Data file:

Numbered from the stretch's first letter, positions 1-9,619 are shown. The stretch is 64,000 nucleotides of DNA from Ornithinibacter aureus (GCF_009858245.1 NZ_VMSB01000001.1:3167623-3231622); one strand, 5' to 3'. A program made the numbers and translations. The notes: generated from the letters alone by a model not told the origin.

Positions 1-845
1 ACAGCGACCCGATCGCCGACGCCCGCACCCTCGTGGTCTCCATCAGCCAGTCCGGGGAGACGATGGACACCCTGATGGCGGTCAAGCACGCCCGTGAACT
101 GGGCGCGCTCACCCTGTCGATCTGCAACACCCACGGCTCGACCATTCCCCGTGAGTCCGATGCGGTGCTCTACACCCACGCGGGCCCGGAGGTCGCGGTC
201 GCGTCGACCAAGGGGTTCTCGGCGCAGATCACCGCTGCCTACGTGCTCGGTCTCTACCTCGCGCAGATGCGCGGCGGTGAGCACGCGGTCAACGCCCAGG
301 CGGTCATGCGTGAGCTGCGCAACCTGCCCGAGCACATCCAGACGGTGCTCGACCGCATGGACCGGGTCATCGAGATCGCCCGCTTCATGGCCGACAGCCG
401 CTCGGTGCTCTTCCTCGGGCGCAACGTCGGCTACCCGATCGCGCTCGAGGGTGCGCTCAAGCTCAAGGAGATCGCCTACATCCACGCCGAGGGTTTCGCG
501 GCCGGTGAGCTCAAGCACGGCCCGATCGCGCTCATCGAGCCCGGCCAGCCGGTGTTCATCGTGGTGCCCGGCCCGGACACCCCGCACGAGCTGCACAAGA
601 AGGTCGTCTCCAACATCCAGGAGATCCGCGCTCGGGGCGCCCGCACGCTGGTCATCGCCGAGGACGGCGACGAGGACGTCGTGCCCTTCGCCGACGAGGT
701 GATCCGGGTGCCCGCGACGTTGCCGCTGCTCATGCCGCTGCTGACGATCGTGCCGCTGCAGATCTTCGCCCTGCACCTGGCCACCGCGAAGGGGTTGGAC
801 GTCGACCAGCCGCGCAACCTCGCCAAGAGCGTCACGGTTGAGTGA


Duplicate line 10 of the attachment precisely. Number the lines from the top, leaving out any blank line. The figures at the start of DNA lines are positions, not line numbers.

701 GATCCGGGTGCCCGCGACGTTGCCGCTGCTCATGCCGCTGCTGACGATCGTGCCGCTGCAGATCTTCGCCCTGCACCTGGCCACCGCGAAGGGGTTGGAC